Since the startling reveal of its falsified emission reports last September, Volkswagen has wanted to put the entire issue behind it for good. While Volkswagen will have to deal with the public relations damage for many years to come, its first order of business is with the many governments that it now owes money too. VW’s first payoff is to the U.S. According to several credible reports, the price to settle the many lawsuits against VW in the U.S. total to over $15 billion, with $10 billion going to VW owners and another $5 billion in fines.
The first amount of $10 billion will go to covering the cost of buying back vehicles at pre-Dieselgate values from the many unknowing customers pre-September 2015. Owners will also be compensated by as much as $10,000 per car just for their troubles. But Volkswagen has a certain deadline to meet for these fines, and if they miss any of them, they could increase even further. VW will also be paying the Environmental Protection Agency and California Air Resources Board $2.7 billion in fines, with $2 billion of it going towards clean-emissions technology.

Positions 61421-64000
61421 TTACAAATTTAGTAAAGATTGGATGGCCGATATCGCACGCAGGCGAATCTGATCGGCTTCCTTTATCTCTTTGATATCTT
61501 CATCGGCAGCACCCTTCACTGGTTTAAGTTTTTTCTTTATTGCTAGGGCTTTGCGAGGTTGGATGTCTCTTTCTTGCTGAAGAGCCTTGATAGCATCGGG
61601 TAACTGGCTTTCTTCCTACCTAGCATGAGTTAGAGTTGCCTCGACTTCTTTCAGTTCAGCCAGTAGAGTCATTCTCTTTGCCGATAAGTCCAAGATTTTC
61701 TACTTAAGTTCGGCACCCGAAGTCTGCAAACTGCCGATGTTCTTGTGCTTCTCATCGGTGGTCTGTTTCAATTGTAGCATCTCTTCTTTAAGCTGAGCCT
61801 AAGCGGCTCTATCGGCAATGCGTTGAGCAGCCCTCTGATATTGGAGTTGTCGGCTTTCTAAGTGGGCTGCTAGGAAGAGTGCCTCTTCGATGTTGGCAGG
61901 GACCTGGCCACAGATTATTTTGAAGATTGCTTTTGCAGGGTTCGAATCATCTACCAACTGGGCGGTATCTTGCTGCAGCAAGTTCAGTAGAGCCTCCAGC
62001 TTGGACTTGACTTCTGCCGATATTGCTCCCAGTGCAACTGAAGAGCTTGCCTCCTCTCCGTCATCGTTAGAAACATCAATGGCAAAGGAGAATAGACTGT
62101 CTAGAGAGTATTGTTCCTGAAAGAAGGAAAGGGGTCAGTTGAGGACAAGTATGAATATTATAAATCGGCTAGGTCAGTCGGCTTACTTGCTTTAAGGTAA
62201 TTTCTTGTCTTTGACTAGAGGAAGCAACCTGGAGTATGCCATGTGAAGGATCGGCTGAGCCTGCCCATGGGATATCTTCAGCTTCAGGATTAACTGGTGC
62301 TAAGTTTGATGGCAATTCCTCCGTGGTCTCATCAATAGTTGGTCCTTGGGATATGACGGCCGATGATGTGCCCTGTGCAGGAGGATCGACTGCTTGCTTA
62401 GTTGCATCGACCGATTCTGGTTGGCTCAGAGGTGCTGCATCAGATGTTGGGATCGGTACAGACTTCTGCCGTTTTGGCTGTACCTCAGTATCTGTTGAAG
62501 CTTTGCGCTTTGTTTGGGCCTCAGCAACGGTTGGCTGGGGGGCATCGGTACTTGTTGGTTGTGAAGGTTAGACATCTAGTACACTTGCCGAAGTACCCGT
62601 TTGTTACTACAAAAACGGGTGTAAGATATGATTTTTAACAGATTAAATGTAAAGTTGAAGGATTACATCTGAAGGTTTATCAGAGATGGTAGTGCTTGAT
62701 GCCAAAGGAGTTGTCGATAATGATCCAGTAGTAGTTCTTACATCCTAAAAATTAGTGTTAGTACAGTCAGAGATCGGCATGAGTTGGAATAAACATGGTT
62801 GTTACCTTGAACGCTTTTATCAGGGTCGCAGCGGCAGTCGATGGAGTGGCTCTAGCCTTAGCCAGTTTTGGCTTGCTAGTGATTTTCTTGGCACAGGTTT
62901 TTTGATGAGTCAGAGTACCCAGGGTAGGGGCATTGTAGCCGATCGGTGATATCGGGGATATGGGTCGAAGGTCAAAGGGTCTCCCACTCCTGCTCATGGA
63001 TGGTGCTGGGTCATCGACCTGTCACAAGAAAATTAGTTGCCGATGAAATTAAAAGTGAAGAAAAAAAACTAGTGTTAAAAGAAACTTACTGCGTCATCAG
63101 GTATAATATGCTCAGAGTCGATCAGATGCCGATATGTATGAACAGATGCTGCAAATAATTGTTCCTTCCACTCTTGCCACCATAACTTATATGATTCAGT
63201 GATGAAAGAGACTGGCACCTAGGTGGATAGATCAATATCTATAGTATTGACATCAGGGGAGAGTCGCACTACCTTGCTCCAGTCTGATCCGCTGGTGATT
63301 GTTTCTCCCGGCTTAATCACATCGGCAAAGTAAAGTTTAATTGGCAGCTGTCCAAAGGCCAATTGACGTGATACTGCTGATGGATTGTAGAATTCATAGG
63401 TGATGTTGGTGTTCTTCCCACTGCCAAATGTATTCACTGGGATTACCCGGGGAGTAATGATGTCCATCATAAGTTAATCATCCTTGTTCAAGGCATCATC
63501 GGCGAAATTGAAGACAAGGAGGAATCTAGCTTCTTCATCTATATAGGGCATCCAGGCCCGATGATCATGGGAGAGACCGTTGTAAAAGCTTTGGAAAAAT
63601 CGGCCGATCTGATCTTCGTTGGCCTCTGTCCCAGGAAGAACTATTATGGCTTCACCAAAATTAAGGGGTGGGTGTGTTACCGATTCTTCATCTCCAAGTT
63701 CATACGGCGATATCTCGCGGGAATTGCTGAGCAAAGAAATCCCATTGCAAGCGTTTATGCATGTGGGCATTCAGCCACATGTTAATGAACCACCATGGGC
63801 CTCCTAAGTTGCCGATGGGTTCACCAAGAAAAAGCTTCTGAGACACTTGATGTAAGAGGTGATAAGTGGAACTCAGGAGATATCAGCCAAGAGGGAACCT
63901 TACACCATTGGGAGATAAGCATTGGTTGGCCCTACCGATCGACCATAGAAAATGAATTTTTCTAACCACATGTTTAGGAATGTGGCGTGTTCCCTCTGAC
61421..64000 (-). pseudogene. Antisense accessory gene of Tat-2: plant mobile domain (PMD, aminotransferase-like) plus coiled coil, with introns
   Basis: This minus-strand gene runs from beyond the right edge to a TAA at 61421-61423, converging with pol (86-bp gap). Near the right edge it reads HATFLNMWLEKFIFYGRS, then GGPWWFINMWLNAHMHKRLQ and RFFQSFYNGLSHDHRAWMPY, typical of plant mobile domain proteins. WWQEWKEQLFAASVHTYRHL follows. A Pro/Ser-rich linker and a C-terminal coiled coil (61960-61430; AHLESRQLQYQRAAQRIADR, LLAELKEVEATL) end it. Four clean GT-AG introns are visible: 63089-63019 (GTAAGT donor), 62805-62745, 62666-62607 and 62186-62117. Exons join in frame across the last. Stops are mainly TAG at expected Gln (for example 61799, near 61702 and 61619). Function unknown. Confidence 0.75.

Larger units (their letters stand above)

Volkswagen also has to deal with several state-specific lawsuits, like its settlement with New York that will cost them another $400 million. While its share price did increase 2.6% the other day in Frankfurt, it will be interesting to see how VW manages to liquidate enough assets to pay off all these pricey settlements. Investors in both U.S. and Germany are suing VW for misleading them and the resulting mass losses in the few days leading up to Dieselgate’s reveal last September. The situation seems even more dire when considering the fact that last week, several South Korean prosecutors arrested a VW executive as part of the country’s investigation into the scandal. It’s going to be tough for VW to get itself out of this one.